Lecco: fortified village with its castle and town walls. From the Visconti family rule to the Spanish domination it was a strategic fort.
In the seventeenth century Lecco was a fortified village with a castle on the shore of the lake Como. The village had a triangular shaped town walls, a very respectable defensive system built during Visconti family domination in fourteenth century and upgraded by Spanish in the second half of the sixteenth century, strengthening the three entrances to the village, building the stands beyond the moat and the big round bastion, as embrasure location, that nowadays is the basis of the bell tower of the Basilica of St. Nicholas (Basilica of San Nicolò).
This is the picture of Lecco Alessandro Manzoni chose to set The Betrothed.
Unfortunately during last centuries and under Austrian domination the fortified village was destroyed and just few remains are still visible: the castle’s tower in Piazza XX Settembre, known as Torre Viscontea, part of the town walls near Via Bovara, called vallo delle mura, behind which the palace of the Spanish Governors peeps, now seat of Lecco’s Public Library, and the big round bastion of the bell tower as above mentioned.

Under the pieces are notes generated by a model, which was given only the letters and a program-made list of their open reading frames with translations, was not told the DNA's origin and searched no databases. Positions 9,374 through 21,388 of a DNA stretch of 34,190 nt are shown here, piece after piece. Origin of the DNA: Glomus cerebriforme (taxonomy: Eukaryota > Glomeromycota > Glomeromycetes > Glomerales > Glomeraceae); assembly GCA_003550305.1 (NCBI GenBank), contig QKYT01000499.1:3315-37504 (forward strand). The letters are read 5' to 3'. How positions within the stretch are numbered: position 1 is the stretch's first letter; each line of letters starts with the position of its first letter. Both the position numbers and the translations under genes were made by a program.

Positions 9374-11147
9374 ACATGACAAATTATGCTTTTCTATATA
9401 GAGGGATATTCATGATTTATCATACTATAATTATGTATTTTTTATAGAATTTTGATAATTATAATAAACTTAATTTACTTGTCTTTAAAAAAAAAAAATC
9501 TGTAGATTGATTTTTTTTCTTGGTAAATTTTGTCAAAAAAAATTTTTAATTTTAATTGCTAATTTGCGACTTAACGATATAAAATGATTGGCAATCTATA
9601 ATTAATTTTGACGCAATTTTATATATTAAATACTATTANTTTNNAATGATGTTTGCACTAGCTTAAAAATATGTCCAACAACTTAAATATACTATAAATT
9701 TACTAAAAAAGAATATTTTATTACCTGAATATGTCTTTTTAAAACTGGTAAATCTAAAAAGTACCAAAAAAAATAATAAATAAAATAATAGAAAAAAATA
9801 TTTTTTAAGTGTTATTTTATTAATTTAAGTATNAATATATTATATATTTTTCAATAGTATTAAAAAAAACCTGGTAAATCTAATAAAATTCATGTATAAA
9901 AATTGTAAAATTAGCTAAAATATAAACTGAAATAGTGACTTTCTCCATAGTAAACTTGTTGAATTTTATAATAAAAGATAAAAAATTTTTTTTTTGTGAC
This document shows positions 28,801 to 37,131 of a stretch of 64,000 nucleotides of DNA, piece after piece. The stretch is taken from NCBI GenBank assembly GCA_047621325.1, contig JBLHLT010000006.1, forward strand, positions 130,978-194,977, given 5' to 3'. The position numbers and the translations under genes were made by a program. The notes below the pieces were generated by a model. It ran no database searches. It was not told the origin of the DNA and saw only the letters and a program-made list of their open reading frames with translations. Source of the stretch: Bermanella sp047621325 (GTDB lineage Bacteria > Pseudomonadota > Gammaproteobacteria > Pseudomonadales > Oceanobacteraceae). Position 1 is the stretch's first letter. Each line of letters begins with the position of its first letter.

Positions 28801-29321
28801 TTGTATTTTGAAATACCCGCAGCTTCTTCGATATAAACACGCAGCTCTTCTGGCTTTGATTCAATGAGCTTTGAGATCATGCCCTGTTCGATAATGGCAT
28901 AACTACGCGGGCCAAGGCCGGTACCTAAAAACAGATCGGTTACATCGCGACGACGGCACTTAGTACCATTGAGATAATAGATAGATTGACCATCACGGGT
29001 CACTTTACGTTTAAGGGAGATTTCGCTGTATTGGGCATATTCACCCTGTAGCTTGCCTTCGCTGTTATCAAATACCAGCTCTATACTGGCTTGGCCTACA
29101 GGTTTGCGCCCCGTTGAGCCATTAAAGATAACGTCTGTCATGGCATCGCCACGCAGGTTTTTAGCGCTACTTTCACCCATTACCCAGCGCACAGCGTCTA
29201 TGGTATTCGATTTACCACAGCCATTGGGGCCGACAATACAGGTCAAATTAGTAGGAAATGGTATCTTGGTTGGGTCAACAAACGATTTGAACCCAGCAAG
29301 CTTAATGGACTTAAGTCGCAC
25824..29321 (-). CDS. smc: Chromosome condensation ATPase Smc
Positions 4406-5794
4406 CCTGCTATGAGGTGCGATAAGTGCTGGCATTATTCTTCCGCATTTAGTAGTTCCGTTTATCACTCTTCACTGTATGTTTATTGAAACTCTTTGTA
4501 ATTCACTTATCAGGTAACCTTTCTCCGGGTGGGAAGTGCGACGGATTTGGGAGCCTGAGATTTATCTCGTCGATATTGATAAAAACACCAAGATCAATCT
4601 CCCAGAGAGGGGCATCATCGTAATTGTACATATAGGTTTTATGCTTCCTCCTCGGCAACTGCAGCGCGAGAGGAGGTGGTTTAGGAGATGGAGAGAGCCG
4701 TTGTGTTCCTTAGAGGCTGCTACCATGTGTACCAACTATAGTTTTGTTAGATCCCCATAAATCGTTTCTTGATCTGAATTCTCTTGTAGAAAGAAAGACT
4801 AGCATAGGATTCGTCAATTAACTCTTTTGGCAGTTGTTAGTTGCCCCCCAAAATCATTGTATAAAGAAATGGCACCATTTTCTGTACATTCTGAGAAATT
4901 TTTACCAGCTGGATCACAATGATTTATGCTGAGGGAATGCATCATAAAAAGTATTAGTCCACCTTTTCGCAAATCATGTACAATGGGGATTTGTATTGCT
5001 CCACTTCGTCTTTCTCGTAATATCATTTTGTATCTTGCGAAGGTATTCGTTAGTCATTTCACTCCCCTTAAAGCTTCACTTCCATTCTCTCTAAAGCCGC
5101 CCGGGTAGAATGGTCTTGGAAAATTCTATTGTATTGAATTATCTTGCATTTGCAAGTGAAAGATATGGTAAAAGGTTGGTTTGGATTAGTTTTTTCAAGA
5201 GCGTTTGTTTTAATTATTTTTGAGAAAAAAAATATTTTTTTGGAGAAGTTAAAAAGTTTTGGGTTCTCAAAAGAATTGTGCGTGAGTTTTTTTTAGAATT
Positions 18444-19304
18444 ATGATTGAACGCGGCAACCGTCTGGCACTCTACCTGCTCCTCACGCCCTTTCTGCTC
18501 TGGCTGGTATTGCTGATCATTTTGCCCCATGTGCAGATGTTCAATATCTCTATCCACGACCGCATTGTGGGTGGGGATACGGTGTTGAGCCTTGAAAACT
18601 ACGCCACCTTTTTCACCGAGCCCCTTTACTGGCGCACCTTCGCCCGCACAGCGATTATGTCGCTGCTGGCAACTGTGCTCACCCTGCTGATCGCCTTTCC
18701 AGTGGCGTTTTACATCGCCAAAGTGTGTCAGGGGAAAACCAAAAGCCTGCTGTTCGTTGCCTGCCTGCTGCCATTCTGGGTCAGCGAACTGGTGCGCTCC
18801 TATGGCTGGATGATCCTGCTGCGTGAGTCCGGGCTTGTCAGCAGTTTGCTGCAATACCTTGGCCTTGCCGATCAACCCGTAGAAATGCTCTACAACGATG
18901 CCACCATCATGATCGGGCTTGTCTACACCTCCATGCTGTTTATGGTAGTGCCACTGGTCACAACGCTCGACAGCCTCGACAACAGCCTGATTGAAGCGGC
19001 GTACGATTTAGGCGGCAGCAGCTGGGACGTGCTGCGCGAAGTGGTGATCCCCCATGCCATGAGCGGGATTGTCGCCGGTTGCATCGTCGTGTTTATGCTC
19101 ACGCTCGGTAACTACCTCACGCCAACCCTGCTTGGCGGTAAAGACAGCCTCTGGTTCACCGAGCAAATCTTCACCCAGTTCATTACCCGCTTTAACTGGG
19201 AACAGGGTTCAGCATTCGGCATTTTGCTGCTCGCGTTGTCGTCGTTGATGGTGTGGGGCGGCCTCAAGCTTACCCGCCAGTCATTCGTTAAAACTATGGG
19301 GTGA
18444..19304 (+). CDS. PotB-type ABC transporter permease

Cover image: illustration darft for the edition of The Betrothed dated 1840 Library Braidense
At the period of our story, this village was also fortified, and consequently had the honour to furnish quarters to a governor, and the advantage of possessing a permanent garrison of Spanish soldiers, who gave lessons in modesty to the wives and daughters of the neighbourhood.
Castello di Lecco – Torre Viscontea Piazza XX Settembre – 23900 Lecco